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Fiscal Policy

Fiscal policy is the government's use of taxation and spending to influence the overall state of the economy. It involves the decisions policymakers make regarding how much money the government should collect in taxes and how it should allocate those funds through government spending.

What You Need To Know

The government can adjust tax rates, implement new taxes, or modify existing tax laws to generate revenue. Additionally, they allocates funds to various sectors such as infrastructure, healthcare, education, defense, and social welfare programs. Government spending can stimulate economic growth by creating jobs, boosting consumption, and supporting specific industries.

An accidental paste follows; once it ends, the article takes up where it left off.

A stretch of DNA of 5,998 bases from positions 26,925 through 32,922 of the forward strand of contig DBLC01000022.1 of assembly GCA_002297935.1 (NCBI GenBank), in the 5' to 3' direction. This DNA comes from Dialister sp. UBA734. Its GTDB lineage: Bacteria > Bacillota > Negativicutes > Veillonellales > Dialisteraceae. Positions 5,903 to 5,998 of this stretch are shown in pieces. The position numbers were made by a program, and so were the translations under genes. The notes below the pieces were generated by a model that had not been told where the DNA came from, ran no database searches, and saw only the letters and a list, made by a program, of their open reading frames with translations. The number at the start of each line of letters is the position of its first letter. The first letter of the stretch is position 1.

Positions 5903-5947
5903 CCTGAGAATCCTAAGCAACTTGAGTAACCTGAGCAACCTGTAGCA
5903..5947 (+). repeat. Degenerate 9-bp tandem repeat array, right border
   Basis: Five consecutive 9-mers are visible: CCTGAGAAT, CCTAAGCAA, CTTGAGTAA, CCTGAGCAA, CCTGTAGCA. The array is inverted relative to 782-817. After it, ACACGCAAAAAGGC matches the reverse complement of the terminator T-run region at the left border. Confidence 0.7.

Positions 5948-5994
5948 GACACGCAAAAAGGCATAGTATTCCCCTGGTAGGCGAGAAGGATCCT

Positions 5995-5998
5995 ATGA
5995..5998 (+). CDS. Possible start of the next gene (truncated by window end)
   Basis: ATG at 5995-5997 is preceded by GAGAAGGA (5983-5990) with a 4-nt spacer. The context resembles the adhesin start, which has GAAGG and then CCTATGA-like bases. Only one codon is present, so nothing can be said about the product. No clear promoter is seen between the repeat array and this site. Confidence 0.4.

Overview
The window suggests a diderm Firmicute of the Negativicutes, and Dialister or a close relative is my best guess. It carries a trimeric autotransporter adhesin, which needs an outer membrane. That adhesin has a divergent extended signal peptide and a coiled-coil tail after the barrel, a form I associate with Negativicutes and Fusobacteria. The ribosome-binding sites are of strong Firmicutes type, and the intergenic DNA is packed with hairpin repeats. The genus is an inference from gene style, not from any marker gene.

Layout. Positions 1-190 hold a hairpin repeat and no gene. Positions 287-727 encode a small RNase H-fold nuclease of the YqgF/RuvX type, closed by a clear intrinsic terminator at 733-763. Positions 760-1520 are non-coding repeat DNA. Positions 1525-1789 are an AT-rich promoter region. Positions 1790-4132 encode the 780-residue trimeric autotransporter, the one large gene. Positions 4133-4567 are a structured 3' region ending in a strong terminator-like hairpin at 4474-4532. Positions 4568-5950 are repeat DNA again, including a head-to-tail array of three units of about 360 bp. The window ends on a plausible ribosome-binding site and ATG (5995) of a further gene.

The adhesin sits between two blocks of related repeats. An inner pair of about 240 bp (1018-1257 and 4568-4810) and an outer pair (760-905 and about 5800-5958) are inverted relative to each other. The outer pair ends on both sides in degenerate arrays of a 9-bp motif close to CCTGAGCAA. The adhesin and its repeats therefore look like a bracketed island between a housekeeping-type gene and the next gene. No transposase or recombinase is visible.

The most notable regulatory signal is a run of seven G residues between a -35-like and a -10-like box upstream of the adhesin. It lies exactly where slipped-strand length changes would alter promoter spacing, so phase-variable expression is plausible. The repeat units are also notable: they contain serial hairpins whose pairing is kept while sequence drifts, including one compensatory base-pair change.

One of the primary objectives is to stabilize the economy. During times of recession or economic downturns, the government may increase its spending and reduce taxes to stimulate aggregate demand and encourage economic activity. Conversely, during periods of high inflation or economic overheating, the government may decrease spending and increase taxes to reduce aggregate demand and control inflation.

Fiscal policy decisions can result in budget deficits or surpluses. A budget deficit occurs when government spending exceeds tax revenue, leading to borrowing and an increase in national debt. On the other hand, a budget surplus occurs when tax revenue exceeds government spending, allowing for debt reduction or increased savings.

Sustainable fiscal policies aim to strike a balance between short-term economic stabilization and long-term fiscal responsibility. Excessive borrowing and persistent budget deficits can lead to an unsustainable debt burden and potentially hinder economic growth.